The Jade Rabbit moon rover has suddenly restarted itself, rising again like a lunar zombie after failing to function weeks ago.
In a related report by The Inquisitr, China’s moon rover called Yutu was launched near the end of November and went into lunar orbit in December. China’s moon landing made them the third country to land any man-made object on the lunar surface. The mission by the Jade Rabbit moon rover was preceded by two moon orbiter missions in 2007 and 2010.
The names of Yutu and Chang’e were voted upon by the Chinese and competed against 190,000 other ideas. Chang’e was a goddess who accidentally swallowed an immortality pill and flew to the Moon, with only a rabbit to keep her company. Hence the name Yutu, or Jade Rabbit.
Unfortunately, it turns out Jade Rabbit couldn’t handle the actual environment of the moon, which you’d think would be part of the job description for any moon rover. The situation was made even more odd when China’s state-run news agency Xinhua released a statement in the form of a story, which was famously parodied by Patrick Stewart on the Daily Show:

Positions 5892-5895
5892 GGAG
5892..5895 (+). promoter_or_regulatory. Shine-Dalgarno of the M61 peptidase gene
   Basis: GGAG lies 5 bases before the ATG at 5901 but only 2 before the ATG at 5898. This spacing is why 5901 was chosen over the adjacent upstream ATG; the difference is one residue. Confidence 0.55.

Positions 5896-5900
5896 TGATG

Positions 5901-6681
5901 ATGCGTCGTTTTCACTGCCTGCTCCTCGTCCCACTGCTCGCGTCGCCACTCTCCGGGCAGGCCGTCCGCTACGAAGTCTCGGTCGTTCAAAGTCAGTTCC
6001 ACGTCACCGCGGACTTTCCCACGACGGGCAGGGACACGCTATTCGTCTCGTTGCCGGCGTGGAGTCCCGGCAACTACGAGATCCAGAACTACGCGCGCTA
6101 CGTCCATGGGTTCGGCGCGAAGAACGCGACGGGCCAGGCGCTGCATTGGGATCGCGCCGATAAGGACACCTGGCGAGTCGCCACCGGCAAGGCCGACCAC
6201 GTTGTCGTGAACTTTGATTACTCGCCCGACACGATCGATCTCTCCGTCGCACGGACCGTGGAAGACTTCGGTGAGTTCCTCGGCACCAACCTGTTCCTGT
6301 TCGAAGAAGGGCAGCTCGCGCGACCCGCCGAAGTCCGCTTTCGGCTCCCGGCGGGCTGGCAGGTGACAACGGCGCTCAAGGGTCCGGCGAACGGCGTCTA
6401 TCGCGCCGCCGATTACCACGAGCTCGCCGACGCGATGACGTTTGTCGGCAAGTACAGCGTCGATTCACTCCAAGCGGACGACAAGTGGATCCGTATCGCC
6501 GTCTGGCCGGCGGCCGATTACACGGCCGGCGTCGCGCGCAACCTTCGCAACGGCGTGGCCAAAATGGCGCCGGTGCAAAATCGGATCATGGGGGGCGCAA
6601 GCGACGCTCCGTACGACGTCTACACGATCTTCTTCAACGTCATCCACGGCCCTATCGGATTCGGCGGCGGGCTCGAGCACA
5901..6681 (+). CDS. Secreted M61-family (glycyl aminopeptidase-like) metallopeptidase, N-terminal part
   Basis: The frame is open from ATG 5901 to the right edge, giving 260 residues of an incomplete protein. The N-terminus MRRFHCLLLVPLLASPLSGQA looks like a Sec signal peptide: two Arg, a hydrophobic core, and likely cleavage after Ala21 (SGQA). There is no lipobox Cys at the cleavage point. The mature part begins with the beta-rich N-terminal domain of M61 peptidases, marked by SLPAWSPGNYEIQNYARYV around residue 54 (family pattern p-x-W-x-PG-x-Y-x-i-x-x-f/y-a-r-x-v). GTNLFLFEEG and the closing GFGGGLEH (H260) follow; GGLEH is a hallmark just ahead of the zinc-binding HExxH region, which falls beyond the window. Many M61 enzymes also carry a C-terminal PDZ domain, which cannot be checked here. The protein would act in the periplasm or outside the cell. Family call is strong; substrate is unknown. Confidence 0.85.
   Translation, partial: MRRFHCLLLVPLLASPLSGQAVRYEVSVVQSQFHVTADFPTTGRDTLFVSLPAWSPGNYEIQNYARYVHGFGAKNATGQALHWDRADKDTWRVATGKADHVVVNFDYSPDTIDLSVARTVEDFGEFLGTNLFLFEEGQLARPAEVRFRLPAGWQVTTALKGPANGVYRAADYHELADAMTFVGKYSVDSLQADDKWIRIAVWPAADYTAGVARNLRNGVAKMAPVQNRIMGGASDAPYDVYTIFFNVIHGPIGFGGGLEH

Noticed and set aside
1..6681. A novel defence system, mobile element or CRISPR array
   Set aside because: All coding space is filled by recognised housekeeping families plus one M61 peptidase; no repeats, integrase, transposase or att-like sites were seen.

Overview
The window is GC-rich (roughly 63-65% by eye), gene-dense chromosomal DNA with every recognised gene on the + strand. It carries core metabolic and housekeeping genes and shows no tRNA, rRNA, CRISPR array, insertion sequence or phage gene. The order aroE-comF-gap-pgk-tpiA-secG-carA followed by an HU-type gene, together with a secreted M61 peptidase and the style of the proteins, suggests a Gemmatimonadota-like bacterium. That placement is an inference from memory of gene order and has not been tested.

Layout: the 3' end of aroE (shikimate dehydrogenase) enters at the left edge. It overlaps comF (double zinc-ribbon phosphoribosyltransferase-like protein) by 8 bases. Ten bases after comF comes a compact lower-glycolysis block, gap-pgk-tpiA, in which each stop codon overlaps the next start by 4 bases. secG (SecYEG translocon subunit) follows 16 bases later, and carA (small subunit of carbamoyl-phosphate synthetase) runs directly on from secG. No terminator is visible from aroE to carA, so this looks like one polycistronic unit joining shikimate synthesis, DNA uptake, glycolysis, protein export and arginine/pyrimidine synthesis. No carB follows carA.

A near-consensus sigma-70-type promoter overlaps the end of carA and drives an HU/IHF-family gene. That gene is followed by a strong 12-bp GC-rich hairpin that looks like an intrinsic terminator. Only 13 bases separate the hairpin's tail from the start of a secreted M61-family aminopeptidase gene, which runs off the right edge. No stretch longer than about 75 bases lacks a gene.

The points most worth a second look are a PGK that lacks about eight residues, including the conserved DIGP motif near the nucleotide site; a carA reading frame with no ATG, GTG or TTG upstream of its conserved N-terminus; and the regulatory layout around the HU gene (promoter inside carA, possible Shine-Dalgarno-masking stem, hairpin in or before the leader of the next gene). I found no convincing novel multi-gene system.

The Jade rabbit was even given a diary where it lamented its fate:
“Although I should’ve gone to bed this morning, my masters discovered something abnormal with my mechanical control system. My masters are staying up all night working for a solution. I heard their eyes are looking more like my red rabbit eyes. Nevertheless, I’m aware that I might not survive this lunar night.”
Well, the Chinese engineers can now rest those red eyeballs because, just like the folklore, the Jade Rabbit stumbled upon the elixir of life and sprang back into functionality. The moon rover had gone into hibernation mode during the long moon night, which lasts 14 Earth days. Now that they’ve reestablished communications it’s hoped the Jade Rabbit may continue its three-month long mission assuming they can resolve an abnormality with its mechanical controls.
Besides Patrick Stewart, the Jade Rabbit actually does have an official voice on the the Chinese social network Sina Weibo. Mario Livio, senior astrophysicist at the Space Telescope Science Institute, explains why people have anthropomorphized the Yutu:
“I think people have kind of latched onto it emotionally. They’ve mythologized it and soft of given it an animate form. Scientifically, a lot of lunar scientists are interested in it because it’s going to a new place on the moon we haven’t been to before.”
Of course, there is a business side to all of this. It’s believed mission is the beginning of an effort to search the lunar surface for Helium-3 resources and begin mining operations. This would be the first step to creating nuclear reactors and a long-term Chinese moon base.
What do you think about the Jade rabbit moon rover and its mission?